companies. And many of them are going bankrupt due to increasing
levels of competition.
2.3 Future options for Estonian co-operatives
2.3.1 The major trends of change:
There will still be a consumer co-operative sector in the future. It has a long tradition and is well developed in the countryside. Of course, several factors could lead to consumer co-operatives' becoming smaller and even disappearing in some cases. The following are some factors which influence co-operatives today and which will do so increasingly in the future.
a) The real free market, with its private competition, is still in its infancy in Estonia. As yet, there have been few attempts to start or take over private shops in the co-operatives' main areas of operation. Although there is rapid development of private shops and department stores in Tallinn, in rural areas private retail outlets are still kiosk-like with a very limited range of goods.
One reason for the development of private retailing being quicker in Tallinn than in other parts of the Baltic countries is the high levels of tourism. Tallinn is only a four-hour boat-ride (2 by hydrofoil) from Helsinki, and nine hours from Stockholm. The main attraction for tourists from Finland and Sweden is the shopping, as they find prices are very cheap.
When the competition grows, especially in a few years' time when the currency is convertible and foreign retail chains will be interested in investing in the country, the co-operatives, with inferior capital and expertise, will find the competition very difficult.
b) Concentration in rural areas is bound to pose a problem for the consumer co-ops in Estonia. The fact that the Communists took all the property that consumer co-operatives owned in the bigger villages and towns has created this problem. If the trend in Estonia follows that of other industrialized countries, it will be in the towns that the big buying power is to grow. Running thousands of small shops in the countryside is not exactly a prospering business idea for the future. The big retail development will be elsewhere.
c) Sheer numbers of shops and staff, with their associated overheads, could quickly sink the co-operatives. So far, there has been little progress in closing unprofitable shops, because the local opposition is very strong and financial planning measures are still not very developed.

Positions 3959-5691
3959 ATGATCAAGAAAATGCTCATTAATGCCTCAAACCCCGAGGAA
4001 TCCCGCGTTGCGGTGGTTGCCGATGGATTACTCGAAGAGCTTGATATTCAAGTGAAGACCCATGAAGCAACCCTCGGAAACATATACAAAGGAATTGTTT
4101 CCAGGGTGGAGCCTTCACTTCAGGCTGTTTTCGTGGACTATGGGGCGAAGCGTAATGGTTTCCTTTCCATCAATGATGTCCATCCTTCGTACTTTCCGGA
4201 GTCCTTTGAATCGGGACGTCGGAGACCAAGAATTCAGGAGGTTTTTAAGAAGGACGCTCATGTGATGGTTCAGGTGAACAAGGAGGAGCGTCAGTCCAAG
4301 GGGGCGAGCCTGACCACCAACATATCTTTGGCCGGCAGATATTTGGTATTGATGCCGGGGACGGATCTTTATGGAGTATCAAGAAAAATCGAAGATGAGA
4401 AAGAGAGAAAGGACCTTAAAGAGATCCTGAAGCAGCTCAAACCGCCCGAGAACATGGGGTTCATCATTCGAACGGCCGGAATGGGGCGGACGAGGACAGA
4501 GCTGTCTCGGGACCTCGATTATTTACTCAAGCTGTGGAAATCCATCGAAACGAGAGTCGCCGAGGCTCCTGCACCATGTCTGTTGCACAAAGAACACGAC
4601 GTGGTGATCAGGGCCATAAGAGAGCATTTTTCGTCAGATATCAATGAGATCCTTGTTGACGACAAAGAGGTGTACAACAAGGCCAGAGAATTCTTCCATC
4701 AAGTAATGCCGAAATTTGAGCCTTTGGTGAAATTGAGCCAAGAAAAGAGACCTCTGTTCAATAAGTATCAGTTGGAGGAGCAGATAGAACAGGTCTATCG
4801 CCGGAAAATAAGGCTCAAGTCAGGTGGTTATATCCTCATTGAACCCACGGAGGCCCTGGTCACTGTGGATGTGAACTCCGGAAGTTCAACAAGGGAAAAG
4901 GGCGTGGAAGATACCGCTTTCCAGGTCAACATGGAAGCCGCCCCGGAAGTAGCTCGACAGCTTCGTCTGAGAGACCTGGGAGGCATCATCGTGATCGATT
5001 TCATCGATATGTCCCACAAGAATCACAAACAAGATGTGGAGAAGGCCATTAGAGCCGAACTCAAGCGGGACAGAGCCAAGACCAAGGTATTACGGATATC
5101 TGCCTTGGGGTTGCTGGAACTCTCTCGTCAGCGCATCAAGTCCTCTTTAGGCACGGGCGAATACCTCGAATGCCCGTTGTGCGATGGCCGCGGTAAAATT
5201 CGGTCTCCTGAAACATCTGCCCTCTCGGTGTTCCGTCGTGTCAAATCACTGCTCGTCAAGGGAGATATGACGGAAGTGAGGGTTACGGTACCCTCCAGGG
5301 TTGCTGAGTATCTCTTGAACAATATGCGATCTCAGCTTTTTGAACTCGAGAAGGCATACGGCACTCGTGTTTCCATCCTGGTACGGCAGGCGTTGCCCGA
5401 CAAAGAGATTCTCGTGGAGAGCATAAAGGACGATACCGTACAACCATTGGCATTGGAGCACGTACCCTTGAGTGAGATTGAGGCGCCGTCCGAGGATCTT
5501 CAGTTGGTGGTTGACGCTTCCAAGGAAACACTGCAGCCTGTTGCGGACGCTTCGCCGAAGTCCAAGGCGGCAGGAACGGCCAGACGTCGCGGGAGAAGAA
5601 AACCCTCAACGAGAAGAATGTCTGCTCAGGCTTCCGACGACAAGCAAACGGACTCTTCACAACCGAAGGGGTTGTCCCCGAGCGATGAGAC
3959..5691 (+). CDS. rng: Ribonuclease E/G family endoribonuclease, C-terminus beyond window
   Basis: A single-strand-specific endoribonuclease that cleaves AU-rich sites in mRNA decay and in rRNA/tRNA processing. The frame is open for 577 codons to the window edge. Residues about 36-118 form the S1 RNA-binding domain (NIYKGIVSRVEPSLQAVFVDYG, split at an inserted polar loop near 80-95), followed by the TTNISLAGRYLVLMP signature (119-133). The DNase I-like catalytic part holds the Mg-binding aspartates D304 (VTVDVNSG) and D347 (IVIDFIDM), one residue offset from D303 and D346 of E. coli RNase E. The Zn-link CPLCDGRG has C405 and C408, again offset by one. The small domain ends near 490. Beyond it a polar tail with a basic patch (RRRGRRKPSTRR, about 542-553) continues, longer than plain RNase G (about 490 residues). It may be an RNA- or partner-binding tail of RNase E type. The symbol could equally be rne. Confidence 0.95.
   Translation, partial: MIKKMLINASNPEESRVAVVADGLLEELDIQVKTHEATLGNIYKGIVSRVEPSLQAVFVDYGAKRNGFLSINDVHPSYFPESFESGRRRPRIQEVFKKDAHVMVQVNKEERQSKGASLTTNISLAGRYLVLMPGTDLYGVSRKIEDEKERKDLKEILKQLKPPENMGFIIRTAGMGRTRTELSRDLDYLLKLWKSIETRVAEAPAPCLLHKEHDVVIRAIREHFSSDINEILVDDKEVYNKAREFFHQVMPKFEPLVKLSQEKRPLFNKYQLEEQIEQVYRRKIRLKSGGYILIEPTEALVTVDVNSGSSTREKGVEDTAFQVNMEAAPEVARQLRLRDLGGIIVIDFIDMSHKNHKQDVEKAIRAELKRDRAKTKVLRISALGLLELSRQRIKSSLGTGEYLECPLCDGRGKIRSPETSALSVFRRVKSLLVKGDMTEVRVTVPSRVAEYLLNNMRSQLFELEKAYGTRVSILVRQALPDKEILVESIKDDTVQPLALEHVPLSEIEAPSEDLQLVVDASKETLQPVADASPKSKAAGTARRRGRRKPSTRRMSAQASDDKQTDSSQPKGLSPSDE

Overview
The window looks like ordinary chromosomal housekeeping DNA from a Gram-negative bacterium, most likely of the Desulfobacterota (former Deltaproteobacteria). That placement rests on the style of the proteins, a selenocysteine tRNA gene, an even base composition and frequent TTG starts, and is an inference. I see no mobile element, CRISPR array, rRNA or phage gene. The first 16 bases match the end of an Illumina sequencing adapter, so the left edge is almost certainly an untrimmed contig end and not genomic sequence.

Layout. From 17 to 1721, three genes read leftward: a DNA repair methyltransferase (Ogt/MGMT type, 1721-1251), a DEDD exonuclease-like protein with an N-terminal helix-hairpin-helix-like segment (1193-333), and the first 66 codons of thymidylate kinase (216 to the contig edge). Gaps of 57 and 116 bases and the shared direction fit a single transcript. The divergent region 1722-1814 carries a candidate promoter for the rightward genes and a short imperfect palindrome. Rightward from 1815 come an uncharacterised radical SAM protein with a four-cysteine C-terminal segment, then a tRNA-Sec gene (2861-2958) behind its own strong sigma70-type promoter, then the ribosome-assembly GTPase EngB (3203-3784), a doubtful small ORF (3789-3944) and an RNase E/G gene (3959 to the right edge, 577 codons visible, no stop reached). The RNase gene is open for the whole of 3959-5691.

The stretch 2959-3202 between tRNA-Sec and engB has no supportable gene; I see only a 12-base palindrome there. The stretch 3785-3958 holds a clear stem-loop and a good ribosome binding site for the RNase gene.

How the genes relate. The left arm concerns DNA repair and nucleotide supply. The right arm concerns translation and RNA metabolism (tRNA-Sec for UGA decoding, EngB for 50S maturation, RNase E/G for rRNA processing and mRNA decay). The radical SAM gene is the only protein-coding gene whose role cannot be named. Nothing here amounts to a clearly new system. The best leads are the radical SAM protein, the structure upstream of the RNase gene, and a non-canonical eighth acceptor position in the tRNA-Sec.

d) Member relations could be much better. During Communist rule the advantages of being democratically active in your co-operative were few, and the co-operative movement has yet to overcome the negative attitudes which have resulted from this.
e) When, after 45 years, the local societies finally got the right to decide for themselves, their first reaction was to stop taking notice of their central union. So the desire for each society to make all its own decisions (and mistakes) is very strong. The increasing weakness of ETK is also underlined by the fact that its financial foundation is rapidly disappearing, since there is no advantage in wholesale purchases within the sick economy of Estonia.
The present leadership of ETK is very well aware of this problem, and also knows that there are a lot of other problems. But today there are few measures besides information, education and auditing which it can take to maintain the principle of co-operation between co-operatives.
Within the housing co-operatives there are many possible developments. One is that all the local housing co-ops might decide to act individually. This would mean that many costs would be multiplied rather than rationalized, e.g. for maintenance, accounting, insurance etc. The 40,000 co-operative flats in Estonia need some kind of union or federation to fulfil various functions, including guarding their rights with regard to the authorities. And they will probably not consider themselves to be a part of the co-operative world if they remain just local co-ops.